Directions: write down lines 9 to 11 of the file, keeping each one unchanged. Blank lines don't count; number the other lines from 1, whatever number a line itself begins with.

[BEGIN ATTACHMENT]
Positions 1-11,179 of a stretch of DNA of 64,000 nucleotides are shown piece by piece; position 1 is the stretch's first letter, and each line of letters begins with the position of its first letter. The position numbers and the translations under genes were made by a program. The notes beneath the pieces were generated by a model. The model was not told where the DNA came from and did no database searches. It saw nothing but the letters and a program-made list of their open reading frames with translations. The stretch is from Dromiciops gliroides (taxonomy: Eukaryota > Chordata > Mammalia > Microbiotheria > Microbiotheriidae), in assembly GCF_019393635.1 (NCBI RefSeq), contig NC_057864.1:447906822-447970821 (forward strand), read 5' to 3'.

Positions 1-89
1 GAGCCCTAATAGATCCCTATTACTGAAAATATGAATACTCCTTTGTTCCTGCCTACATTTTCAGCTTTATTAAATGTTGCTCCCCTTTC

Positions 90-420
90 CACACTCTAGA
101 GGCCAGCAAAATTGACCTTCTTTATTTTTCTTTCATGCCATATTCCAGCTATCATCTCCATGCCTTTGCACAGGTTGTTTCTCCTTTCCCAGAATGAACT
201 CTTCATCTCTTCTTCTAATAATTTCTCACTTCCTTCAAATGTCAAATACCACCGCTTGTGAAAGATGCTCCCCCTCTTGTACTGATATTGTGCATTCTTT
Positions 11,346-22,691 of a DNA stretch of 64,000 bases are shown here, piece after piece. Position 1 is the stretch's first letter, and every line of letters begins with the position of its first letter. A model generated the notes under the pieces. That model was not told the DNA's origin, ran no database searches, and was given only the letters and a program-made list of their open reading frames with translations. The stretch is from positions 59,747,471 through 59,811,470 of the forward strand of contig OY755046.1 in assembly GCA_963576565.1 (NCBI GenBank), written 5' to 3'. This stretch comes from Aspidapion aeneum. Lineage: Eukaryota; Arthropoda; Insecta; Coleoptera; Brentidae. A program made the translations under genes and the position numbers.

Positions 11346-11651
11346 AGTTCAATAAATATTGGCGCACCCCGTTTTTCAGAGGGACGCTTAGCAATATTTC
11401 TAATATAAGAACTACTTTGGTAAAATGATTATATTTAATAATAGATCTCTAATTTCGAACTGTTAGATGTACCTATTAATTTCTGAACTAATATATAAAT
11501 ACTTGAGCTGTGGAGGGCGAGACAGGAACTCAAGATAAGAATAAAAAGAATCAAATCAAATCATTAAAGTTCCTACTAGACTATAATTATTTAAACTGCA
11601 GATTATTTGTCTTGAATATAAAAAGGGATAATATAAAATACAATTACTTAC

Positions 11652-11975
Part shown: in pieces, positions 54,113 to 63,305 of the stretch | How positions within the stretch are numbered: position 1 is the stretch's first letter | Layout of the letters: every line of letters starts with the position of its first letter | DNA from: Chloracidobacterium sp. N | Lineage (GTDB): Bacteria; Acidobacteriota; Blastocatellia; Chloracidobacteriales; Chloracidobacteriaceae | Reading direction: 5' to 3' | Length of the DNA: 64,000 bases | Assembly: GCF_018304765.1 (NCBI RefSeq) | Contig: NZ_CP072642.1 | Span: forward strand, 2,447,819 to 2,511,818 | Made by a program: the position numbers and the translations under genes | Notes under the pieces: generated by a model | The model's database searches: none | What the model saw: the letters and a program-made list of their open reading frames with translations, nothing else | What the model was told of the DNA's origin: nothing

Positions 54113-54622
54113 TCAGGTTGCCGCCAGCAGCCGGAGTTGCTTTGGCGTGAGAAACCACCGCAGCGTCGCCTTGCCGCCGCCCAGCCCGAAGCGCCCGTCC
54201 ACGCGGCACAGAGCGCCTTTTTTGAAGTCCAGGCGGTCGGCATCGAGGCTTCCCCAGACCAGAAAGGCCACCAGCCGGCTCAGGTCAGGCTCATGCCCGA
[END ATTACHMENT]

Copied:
Positions 11346-11651
11346 AGTTCAATAAATATTGGCGCACCCCGTTTTTCAGAGGGACGCTTAGCAATATTTC
11401 TAATATAAGAACTACTTTGGTAAAATGATTATATTTAATAATAGATCTCTAATTTCGAACTGTTAGATGTACCTATTAATTTCTGAACTAATATATAAAT